Authorpreneurship 201: Building Your Catalog is Vital

This journey of being an author, a self-published but willing to pitch my book to an agent or larger publisher authorhood, has been filled with so many lessons and now it’s time for me to drop a few nuggets. So if you haven’t subscribe yet, you definitely should!

Today’s Authorprenuership lesson comes from the five year in review lens; in other words this if for my 0-3 year experience range indie author. It’s so easy to keep pushing the same book over and over again but guess what’s the biggest obstacle for a self-pub author: growing our audience.

Water Your Audience and They Shall Grow

Yep, not selling the book–as long as it has a good storyline–isn’t the biggest issue. Not getting it out to your audiences is definitely easier now since we have retailers like Amazon, Bookbaby, iBooks and others who can get us in a reader’s queue. Plus if you have a social media following (big or small), you can bet that 1 out of 30 followers will buy your book.

But what happens when your audience slows to grow, and even though I know this is a completely abnormal situation, but what if you can’t travel to events or there are no events going on for you to hustle your book at? How can you possibly grow your audience?

Enter lesson 201. What I’ve learned since I first published my book in 2015, is that if you keep pushing the same book and your audience doesn’t grow, your following will plateau and interest will dim. But before the light completely goes out, you can do one thing that will make the sunshine bright once more–write mo!

Mo Books, Mo Books, Mo!

I just released my fourth book, which is the second release this year, and I immediately saw my readership grow. Even though my following didn’t drastically change, it did increase and so new readers took a chance on me because my old readers were excited to share my new books with their audience.

Of course there are other factors that play a part; make sure you have reviews for your current book(s), stay active with you audience, write or do anything that pertains to your writing career whether it’s blogging, vlogging or joining TikTok. But keeping things completely transparent, I knew this step was essential years ago, like literally the third year that I pushed the same two books.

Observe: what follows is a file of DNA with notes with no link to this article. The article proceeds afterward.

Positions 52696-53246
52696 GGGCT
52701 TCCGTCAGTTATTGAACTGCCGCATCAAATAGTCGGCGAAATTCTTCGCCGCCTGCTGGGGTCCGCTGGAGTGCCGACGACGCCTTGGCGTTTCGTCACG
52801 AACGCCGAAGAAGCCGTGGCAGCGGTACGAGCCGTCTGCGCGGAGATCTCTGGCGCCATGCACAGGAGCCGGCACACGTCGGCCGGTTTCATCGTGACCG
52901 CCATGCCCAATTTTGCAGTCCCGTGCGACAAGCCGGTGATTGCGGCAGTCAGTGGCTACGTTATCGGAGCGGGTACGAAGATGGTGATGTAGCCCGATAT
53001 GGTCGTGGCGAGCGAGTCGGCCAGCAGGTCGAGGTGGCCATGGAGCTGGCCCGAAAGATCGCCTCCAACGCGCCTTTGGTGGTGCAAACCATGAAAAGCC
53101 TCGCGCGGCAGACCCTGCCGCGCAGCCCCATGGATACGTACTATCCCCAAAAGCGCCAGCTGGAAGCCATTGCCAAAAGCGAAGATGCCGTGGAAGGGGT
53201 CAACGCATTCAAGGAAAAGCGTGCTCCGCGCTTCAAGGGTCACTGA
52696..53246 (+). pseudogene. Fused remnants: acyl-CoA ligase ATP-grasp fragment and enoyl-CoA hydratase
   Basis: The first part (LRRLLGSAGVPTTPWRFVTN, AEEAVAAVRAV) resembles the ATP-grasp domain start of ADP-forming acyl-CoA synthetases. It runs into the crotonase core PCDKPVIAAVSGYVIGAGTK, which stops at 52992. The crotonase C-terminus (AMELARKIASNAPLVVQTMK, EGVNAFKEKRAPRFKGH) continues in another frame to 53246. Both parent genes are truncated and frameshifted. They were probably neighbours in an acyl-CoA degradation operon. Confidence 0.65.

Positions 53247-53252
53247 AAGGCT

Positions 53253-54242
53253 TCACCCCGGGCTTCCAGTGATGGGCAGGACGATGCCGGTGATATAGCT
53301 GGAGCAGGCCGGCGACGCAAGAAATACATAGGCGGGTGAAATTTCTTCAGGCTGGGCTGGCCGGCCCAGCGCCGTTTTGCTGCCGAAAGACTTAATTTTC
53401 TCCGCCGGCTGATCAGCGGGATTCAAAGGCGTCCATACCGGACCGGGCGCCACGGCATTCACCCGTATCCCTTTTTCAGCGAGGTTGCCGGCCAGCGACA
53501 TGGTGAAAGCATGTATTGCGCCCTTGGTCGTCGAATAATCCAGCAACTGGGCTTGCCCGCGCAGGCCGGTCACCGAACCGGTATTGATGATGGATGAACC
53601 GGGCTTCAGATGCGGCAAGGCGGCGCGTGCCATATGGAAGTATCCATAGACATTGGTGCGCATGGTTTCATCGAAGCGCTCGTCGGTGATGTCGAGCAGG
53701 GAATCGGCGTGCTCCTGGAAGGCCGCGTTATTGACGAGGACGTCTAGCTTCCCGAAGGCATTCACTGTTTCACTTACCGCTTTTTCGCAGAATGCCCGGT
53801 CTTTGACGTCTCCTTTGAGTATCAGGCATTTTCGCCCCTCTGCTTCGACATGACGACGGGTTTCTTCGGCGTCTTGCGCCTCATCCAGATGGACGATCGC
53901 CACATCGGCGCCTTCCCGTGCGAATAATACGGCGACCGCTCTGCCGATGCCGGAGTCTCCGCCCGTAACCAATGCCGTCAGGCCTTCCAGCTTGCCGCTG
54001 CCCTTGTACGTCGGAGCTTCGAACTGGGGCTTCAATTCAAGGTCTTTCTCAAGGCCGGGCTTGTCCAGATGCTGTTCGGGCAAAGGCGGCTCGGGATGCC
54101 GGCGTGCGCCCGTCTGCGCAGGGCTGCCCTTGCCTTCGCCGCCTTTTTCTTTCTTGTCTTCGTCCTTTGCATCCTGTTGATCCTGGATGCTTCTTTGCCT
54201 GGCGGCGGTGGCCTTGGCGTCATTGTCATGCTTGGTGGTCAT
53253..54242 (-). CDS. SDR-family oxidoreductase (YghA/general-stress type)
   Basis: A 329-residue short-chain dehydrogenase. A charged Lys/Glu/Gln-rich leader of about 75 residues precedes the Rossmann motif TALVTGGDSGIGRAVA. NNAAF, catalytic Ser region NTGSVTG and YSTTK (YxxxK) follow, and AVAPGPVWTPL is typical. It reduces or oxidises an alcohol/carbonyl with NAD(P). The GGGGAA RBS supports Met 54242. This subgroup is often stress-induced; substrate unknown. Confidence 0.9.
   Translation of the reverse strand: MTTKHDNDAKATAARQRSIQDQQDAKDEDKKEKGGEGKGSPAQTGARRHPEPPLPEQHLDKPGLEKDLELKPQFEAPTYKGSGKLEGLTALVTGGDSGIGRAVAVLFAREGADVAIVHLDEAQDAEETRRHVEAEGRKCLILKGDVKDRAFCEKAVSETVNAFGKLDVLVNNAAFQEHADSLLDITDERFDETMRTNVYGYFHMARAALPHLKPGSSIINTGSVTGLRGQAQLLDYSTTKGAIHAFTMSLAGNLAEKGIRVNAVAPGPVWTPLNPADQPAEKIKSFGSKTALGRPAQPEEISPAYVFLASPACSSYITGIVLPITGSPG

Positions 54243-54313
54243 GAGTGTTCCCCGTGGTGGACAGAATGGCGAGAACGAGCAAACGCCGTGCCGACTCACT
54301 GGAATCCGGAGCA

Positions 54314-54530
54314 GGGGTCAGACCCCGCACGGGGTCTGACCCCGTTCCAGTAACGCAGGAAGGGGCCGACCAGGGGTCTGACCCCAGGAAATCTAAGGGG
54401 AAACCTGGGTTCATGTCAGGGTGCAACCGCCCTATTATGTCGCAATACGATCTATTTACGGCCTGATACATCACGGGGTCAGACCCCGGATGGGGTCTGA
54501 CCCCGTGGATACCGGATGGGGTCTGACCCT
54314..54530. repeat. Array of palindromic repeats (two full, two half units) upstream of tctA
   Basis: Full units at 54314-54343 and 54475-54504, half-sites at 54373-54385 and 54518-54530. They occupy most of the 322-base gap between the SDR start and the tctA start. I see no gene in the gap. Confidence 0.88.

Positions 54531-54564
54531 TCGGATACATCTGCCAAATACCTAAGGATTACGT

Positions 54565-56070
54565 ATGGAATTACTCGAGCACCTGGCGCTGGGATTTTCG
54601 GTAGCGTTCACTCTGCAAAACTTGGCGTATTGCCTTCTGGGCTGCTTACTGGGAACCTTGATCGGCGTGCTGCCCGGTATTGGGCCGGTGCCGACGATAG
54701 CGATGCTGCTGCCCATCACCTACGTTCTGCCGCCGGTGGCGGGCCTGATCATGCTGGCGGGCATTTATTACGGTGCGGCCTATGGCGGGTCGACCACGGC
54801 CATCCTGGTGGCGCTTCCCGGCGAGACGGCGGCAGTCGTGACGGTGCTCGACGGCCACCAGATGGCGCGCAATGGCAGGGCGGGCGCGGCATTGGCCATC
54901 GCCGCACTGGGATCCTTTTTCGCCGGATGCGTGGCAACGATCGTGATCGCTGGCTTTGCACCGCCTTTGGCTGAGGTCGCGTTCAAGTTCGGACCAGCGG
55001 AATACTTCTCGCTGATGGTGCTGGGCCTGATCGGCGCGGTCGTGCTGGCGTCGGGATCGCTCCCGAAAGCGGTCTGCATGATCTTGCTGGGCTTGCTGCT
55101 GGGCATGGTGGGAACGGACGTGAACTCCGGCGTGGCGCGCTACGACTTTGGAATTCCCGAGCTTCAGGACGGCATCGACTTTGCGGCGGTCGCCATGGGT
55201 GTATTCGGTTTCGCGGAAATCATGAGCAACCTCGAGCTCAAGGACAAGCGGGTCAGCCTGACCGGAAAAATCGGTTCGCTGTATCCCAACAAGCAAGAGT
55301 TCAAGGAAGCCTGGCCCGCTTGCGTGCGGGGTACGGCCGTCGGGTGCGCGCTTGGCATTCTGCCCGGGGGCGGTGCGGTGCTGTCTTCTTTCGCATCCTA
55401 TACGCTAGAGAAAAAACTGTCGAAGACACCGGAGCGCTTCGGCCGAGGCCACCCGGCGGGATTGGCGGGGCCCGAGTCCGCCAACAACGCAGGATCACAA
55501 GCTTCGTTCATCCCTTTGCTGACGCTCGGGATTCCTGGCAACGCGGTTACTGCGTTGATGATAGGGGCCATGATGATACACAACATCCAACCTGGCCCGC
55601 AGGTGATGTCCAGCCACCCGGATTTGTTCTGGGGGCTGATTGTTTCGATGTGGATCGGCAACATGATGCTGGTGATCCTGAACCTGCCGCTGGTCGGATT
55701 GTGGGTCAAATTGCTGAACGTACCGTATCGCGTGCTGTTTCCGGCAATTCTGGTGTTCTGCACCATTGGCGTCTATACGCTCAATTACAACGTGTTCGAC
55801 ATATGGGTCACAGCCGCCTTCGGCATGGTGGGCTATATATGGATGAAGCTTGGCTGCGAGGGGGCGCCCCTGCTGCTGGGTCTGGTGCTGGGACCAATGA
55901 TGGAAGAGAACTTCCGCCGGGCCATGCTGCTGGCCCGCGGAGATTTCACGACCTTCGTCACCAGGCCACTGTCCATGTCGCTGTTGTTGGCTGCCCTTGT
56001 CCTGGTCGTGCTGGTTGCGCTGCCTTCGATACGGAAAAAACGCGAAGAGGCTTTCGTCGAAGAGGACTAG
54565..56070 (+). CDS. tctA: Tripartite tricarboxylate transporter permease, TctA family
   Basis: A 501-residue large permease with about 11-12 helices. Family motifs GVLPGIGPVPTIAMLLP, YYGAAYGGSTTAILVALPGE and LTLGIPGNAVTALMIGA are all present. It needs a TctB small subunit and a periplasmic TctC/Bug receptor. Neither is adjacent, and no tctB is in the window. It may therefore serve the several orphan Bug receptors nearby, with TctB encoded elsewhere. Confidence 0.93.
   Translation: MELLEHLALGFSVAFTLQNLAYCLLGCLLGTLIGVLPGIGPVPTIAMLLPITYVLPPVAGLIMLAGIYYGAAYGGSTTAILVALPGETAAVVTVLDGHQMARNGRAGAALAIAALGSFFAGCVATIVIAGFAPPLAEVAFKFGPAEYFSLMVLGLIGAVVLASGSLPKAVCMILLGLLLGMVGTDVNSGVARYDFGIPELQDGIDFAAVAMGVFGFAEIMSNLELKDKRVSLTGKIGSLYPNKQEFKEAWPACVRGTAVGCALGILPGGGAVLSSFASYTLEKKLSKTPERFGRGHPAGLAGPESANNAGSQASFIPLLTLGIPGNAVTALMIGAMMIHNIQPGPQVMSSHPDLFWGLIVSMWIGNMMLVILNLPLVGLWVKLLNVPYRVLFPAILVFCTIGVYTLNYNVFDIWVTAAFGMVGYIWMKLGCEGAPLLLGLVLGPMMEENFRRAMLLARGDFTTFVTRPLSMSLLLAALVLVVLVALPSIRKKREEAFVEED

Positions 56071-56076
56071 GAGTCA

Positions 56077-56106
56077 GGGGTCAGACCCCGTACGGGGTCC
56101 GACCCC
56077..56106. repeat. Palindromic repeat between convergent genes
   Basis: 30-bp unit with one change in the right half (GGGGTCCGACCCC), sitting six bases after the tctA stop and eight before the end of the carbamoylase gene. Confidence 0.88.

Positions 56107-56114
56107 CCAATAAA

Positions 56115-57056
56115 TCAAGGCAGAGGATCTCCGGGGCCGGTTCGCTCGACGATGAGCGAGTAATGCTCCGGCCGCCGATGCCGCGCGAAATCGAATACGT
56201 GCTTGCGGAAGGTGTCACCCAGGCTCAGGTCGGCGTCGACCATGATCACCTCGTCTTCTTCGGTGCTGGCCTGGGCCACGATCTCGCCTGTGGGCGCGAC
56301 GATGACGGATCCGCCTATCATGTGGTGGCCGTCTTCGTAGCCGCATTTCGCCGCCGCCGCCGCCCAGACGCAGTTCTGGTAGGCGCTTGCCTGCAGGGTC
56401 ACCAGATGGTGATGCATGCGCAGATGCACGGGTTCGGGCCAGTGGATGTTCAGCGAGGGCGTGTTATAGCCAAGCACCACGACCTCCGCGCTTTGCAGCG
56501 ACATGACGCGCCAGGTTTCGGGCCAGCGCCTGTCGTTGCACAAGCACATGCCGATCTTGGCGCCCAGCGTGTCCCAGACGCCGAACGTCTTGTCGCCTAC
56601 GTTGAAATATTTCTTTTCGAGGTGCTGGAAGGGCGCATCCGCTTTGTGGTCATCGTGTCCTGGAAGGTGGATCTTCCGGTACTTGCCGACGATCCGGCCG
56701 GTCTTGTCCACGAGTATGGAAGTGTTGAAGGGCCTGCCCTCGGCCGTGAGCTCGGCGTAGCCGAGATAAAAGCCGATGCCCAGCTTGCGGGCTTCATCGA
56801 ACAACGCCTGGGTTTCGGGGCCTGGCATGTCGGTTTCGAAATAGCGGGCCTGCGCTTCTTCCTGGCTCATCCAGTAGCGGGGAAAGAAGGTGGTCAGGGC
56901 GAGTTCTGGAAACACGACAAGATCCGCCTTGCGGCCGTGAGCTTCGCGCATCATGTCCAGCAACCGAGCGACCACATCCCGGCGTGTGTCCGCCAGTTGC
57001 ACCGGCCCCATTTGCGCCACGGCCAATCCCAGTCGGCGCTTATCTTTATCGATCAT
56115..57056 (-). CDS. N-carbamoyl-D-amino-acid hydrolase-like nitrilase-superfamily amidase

What kept me from dropping more books faster? Answer: Excuses. “I don’t have enough time to write,” or “it needs to be perfect” were my favorite excuses but the latter was the greatest one of all.

Trust in the process and instead of looking for perfection, write toward passion. Write a story that makes you feel something and trust that even though a comma is out of place or maybe the a sentence is a run on that the editor will catch it.

Write and then release and then do it again.

I’m thankful that I can now open a bookstore online with Square and have several options for readers. I’ll share how that goes too because I’m testing it to see if managing my own store is worth the work or if I should just stick with the mass-producing book retailers.

Now Open!

Today is the Day

Patreon-Announcement

Today is the day that launch a new way of getting more books and stories out to you all. I know it’s taken me a while but you can now join my Patreon page (patreon.com/dncwrites) to get everything from unpublished (meaning never hitting this blog) short stories and poems, extra scenes, book previews of my upcoming two books and so much more.

It’s time for me to push myself and my passion so that I can live the fiction writing lifestyle I’ve always dreamt of. There are many roads to get to that dream, most of which take a decade to fulfilled but you know–I’m too ambitious and focused to wait that damn long. I’m working to make it come true now and your support will help to get me there faster and books in your hands sooner.

What I do, the words and stories that I write are not just a “thing” for me. It’s so damn fulfilling that I’m willing to just throw myself out there and see where God points me next.

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Even though it would be so dope to quit my day job and just do this full-time, it’s not realistic…yet. So in the meantime, I giving you all, my passion-fy family, exclusive stories that have been catching dust on my hard drive and real uncensored videos and post about life stuff, just not writing tips, and then, when we hit a goal or two, I’m dropping my podcast!

So as you can see, I’ve listened to your requests and as promised I’ve figured out something that works sooner than later.

Go and visit my page, and if you’re ready, there is already a story, or two waiting for you!

With passion and gratitude,

DNC

P.S. Patreon is for my 18+ years and older family 🙂 You know what that means.

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Hard Facts about Being an African American Romance Writer

I read an article today that resonates so well with my writing journey that I have to share it, vlog it, and just sit on it for a moment.

It’s a #Longread from the Guardian title “Fifty Shade of White: the long fight against racism in romance novels“. The writer of this piece, Lois Beckett, dives right into the past and current issues with romance writers of color; it’s hard to break through when the industry is slow to see that change it needs.

As it stands, when it comes to the Rita Award, one of the most prestigious awards in the romance industry given by RWA (Romance Writers of America), there has never been a black winner, like ever. The first official RWA meeting occurred Dec. 1980 – yep not one winner for the past 40 years. But to be honest, as a black woman, I’m not shocked. I grew up watching black romance books being separated from all the others to fall into an Urban Romance category. Segregation comes in many forms, and that my friend, is one of them. I remember never being able to find them, they were always tucked somewhere in the back, as if a white woman with a flowing dress falling off of her shoulders with a guy raising her leg was so much more sophisticated than a black woman’s eyes or lips.